Financial Health Economics

78 Pages Posted: 20 Apr 2014 Last revised: 22 Jan 2015

See all articles by Ralph S. J. Koijen

Ralph S. J. Koijen

University of Chicago - Booth School of Business; Centre for Economic Policy Research (CEPR); National Bureau of Economic Research (NBER)

Tomas Philipson

University of Chicago; National Bureau of Economic Research (NBER)

Harald Uhlig

University of Chicago - Department of Economics

Multiple version iconThere are 2 versions of this paper

Date Written: January 21, 2015

Abstract

We provide a theoretical and empirical analysis of the link between financial and real health care markets. This link is important as financial returns drive investment in medical research and development (R&D), which in turn, affects real spending growth. We document a "medical innovation premium" of 4-6% annually for equity returns of firms in the health care sector. We interpret this premium as compensating investors for government-induced profit risk, and we provide supportive evidence for this hypothesis through company filings and abnormal return patterns surrounding threats of government intervention. We quantify the implications of the premium for the growth in real health care spending by calibrating our model to match historical trends, predicting a long run share of 34%. Policies that had removed government risk would have led to more than a doubling of medical R&D and would have increased the current share of health care spending by nearly 4% of GDP.

Keywords: Health economics, Health care spending, Medical innovation, Risk premium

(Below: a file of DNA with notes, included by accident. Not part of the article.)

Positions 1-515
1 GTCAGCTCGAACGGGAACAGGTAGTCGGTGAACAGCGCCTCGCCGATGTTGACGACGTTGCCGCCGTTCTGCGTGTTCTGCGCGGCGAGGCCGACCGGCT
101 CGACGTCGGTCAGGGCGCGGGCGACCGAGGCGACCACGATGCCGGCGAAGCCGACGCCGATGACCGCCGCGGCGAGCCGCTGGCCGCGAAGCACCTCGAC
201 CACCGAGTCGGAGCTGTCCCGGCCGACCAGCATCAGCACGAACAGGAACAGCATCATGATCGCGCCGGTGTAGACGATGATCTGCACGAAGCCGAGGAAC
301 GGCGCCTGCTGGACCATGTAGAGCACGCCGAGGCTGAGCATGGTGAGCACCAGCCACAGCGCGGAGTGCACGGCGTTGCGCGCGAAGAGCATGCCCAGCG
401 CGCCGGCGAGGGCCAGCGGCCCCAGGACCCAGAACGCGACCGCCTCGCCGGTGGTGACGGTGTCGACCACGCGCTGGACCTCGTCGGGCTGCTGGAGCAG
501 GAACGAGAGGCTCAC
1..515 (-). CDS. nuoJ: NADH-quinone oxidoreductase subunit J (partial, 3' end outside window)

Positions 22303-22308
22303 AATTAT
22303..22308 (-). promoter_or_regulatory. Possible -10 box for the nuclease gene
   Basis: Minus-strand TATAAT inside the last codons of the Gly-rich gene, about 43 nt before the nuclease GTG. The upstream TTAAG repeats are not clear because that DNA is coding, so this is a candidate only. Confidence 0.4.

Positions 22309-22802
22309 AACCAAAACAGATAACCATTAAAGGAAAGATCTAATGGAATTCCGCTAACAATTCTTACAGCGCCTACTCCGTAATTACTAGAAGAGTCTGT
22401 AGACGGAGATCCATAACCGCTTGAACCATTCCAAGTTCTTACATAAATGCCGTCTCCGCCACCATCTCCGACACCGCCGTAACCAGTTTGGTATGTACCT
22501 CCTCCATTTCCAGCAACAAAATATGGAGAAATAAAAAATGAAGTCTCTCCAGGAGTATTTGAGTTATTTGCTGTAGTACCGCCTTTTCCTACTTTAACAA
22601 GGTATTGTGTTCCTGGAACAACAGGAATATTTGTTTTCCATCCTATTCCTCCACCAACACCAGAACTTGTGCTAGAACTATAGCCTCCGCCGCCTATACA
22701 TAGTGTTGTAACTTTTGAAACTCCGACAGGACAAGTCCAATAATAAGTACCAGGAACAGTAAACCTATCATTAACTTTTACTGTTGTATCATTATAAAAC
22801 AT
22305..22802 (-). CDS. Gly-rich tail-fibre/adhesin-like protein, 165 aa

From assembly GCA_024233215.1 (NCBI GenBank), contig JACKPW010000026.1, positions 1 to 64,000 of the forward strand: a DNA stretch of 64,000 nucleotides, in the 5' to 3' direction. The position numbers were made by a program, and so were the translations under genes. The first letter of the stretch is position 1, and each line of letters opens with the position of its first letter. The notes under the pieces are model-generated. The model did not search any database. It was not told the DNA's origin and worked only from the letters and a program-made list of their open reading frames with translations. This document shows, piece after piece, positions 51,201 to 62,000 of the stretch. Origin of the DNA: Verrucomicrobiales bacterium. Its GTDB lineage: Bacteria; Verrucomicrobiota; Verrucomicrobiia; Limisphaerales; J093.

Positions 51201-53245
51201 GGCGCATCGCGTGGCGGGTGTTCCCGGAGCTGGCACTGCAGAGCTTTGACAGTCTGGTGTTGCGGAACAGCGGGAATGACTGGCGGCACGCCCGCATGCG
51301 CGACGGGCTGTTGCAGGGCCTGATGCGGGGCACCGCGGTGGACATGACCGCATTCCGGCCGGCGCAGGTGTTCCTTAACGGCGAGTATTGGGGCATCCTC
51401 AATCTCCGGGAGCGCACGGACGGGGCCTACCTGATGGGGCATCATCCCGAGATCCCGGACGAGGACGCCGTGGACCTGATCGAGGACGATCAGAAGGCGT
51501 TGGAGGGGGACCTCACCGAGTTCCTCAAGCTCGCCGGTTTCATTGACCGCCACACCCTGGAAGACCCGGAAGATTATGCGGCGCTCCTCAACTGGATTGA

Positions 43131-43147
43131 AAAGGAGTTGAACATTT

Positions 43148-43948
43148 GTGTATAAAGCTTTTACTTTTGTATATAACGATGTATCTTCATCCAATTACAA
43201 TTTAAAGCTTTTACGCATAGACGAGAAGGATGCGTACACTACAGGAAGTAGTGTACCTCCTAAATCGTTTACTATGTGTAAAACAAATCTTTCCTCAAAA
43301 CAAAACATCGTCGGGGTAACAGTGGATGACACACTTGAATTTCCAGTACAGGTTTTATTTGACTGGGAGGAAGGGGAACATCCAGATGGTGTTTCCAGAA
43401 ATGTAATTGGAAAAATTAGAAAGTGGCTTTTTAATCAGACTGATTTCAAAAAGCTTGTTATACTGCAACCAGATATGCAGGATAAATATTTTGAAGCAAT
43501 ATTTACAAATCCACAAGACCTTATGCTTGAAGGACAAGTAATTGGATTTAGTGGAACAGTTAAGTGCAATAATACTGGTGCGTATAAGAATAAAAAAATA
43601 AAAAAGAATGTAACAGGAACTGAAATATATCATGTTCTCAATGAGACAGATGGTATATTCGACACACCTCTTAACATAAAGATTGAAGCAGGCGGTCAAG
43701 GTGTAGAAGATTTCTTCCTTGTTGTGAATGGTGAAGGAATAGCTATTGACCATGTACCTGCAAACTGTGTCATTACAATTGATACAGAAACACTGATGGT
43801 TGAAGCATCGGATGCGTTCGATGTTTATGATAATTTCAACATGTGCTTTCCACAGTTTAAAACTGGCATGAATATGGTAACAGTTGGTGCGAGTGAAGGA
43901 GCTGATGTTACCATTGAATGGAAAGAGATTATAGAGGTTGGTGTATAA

Suggested Citation

Koijen, Ralph S. J. and Philipson, Tomas J. and Uhlig, Harald, Financial Health Economics (January 21, 2015). Available at SSRN: https://ssrn.com/abstract=2426751 or http://dx.doi.org/10.2139/ssrn.2426751

Ralph S. J. Koijen (Contact Author)

University of Chicago - Booth School of Business ( email )

5807 S. Woodlawn Avenue
Chicago, IL 60637
United States

HOME PAGE: http://faculty.chicagobooth.edu/ralph.koijen/

Centre for Economic Policy Research (CEPR) ( email )

London
United Kingdom

National Bureau of Economic Research (NBER) ( email )

1050 Massachusetts Avenue
Cambridge, MA 02138
United States

Tomas J. Philipson

University of Chicago ( email )

Graduate School of Business
1101 East 58th Street
Chicago, 60637

National Bureau of Economic Research (NBER)

1050 Massachusetts Avenue
Cambridge, MA 02138
United States

Harald Uhlig

University of Chicago - Department of Economics ( email )

1101 East 58th Street
Chicago, IL 60637
United States

Register to save articles to
your library

Register

Paper statistics

Downloads
512
rank
51,130
Abstract Views
2,800
PlumX Metrics
!

Under construction: SSRN citations will be offline until July when we will launch a brand new and improved citations service, check here for more details.

For more information